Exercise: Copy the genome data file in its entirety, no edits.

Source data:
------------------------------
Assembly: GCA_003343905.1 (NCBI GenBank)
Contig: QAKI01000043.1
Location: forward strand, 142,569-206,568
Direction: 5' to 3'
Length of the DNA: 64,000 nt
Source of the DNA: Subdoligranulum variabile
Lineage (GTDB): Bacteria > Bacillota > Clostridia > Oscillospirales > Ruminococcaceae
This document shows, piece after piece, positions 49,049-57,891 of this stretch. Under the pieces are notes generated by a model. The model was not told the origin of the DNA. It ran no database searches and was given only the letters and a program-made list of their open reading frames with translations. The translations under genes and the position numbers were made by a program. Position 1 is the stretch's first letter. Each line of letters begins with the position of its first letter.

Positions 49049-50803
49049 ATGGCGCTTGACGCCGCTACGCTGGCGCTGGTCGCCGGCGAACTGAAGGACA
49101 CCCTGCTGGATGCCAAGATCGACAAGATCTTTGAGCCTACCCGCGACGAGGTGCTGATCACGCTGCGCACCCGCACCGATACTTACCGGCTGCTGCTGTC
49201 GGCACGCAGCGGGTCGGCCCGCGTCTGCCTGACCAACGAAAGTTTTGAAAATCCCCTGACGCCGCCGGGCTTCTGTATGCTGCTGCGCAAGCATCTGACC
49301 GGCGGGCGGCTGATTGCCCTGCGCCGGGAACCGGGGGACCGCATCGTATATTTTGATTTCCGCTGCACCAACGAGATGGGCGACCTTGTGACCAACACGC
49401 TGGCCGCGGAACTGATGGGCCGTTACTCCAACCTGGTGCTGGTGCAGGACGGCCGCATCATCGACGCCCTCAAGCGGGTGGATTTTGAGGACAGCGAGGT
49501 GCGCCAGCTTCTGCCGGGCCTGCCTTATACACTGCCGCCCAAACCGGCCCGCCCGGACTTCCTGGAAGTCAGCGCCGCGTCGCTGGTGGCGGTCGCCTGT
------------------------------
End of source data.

Assembly: GCA_003343905.1 (NCBI GenBank)
Contig: QAKI01000043.1
Location: forward strand, 142,569-206,568
Direction: 5' to 3'
Length of the DNA: 64,000 nt
Source of the DNA: Subdoligranulum variabile
Lineage (GTDB): Bacteria > Bacillota > Clostridia > Oscillospirales > Ruminococcaceae
This document shows, piece after piece, positions 49,049-57,891 of this stretch. Under the pieces are notes generated by a model. The model was not told the origin of the DNA. It ran no database searches and was given only the letters and a program-made list of their open reading frames with translations. The translations under genes and the position numbers were made by a program. Position 1 is the stretch's first letter. Each line of letters begins with the position of its first letter.

Positions 49049-50803
49049 ATGGCGCTTGACGCCGCTACGCTGGCGCTGGTCGCCGGCGAACTGAAGGACA
49101 CCCTGCTGGATGCCAAGATCGACAAGATCTTTGAGCCTACCCGCGACGAGGTGCTGATCACGCTGCGCACCCGCACCGATACTTACCGGCTGCTGCTGTC
49201 GGCACGCAGCGGGTCGGCCCGCGTCTGCCTGACCAACGAAAGTTTTGAAAATCCCCTGACGCCGCCGGGCTTCTGTATGCTGCTGCGCAAGCATCTGACC
49301 GGCGGGCGGCTGATTGCCCTGCGCCGGGAACCGGGGGACCGCATCGTATATTTTGATTTCCGCTGCACCAACGAGATGGGCGACCTTGTGACCAACACGC
49401 TGGCCGCGGAACTGATGGGCCGTTACTCCAACCTGGTGCTGGTGCAGGACGGCCGCATCATCGACGCCCTCAAGCGGGTGGATTTTGAGGACAGCGAGGT
49501 GCGCCAGCTTCTGCCGGGCCTGCCTTATACACTGCCGCCCAAACCGGCCCGCCCGGACTTCCTGGAAGTCAGCGCCGCGTCGCTGGTGGCGGTCGCCTGT